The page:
I didn't read anything into your remarks that weren't there--the words were there. If, god forbid, I thought I saw a continuity in your thinking or an involvement in the larger discussion, that (apparently) wasn't there, my apologies.

    If I took the time to address other issues that both you and others had raised in conjunction with the broader discussion, and that put your teeth on edge...oh, well.
     
    Last edited: Feb 5, 2012
  4. jimmyshoe

    jimmyshoe Active Member

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    I've just asked a West End closer friend and she uses synthetic thread in her post machine and our trusty hemp for hand work - stitching aprons on loafers, stay stitches on facings etc.

    Gimping will have no effect on the leather and is purely an aesthetic choice. Punching, on the other hand does cause weak spots across the joint over time. And the supposed original purpose of brogueing, to let the water out of your shoes, is no longer valid because the lining is not punched too.

    And my opinion on the machine vs hand finishing issue is simple. Hand finishing is best because it forces you to spend the necessary time to do the job right. So you end up with a better finish. The temptation with machines is to rush through and do the job "well enough". Not my ethos at all. No machines in my workshop!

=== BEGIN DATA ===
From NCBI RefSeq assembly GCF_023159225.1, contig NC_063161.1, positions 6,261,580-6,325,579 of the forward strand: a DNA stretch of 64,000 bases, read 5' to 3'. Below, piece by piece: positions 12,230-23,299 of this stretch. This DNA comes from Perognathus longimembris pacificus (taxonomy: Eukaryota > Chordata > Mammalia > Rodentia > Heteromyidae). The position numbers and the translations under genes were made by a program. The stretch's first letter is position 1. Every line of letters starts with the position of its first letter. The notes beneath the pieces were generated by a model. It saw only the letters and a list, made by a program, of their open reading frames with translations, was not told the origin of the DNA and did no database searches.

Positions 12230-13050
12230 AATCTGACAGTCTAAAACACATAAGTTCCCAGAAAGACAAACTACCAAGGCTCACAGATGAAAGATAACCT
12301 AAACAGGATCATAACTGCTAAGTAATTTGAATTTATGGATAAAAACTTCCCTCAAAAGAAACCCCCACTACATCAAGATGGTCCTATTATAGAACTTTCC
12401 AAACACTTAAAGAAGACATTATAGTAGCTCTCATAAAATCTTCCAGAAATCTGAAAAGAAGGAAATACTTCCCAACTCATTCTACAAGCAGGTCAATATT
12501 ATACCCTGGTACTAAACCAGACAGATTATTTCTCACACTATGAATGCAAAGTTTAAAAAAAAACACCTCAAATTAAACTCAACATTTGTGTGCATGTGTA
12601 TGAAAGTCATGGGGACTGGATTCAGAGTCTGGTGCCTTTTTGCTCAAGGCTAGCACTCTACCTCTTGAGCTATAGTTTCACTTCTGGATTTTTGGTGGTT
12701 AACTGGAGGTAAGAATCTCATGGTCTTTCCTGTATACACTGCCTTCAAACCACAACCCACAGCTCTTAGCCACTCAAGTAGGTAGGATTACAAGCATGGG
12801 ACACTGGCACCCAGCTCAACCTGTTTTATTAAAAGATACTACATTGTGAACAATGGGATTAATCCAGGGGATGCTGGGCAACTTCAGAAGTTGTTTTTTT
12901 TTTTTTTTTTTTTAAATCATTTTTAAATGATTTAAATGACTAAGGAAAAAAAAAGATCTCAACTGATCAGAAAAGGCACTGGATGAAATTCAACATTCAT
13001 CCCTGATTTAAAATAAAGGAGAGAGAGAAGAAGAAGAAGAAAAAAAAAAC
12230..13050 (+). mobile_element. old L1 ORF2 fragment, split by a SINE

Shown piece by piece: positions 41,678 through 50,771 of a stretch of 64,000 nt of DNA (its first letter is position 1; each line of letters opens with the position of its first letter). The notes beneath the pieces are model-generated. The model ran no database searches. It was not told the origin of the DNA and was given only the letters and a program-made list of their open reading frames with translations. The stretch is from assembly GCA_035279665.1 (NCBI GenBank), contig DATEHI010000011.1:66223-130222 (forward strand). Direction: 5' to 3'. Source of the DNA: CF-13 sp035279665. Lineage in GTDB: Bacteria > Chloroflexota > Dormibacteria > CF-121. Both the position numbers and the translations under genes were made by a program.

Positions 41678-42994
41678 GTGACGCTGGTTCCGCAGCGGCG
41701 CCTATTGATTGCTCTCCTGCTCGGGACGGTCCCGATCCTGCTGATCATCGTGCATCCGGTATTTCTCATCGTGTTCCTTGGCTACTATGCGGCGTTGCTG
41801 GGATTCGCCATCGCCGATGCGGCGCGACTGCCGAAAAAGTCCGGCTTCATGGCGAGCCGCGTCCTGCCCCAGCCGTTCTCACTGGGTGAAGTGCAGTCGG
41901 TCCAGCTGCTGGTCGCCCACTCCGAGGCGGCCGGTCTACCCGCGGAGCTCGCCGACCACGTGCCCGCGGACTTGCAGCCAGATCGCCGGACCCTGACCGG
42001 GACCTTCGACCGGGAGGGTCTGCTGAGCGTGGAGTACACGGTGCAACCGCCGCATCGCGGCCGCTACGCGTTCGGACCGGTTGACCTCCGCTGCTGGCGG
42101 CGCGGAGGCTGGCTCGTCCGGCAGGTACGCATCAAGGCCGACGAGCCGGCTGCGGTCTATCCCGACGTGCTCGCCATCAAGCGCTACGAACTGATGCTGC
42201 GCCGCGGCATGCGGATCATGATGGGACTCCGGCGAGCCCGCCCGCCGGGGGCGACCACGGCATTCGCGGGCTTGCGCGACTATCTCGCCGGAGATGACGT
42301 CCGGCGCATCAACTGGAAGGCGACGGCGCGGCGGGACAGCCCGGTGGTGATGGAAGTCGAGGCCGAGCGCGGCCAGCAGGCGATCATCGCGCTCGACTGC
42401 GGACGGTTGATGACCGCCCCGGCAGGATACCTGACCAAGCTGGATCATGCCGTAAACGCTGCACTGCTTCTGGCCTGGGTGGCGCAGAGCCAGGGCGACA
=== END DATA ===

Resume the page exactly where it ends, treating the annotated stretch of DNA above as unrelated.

Plus, what marks us out as handsewn shoemakers is doing it by hand. That is part of what customers are paying for. For more thoughts on this see

    http://carreducker.blogspot.com/2011/11/handmade.html

    And

    http://carreducker.blogspot.com/2011/11/handmade-2.html
     
  5. jimmyshoe

    jimmyshoe Active Member

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    PS Son of Saphir, look forward to hearing from you
     
  6. skytop

    skytop New Member

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    Thanks for posting the fabulous Lobb video! Really puts a 'face' on the name and brand for me.
     
  7. DWFII

    DWFII Bespoke Boot and Shoemaker Dubiously Honored

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    I always thought those were good essays, James. I think they are what made your blog a weekly "must" for me. I have read every single one of your entries and never found one that I didn't understand and appreciate...both from a technical POV, as well as the philosophical.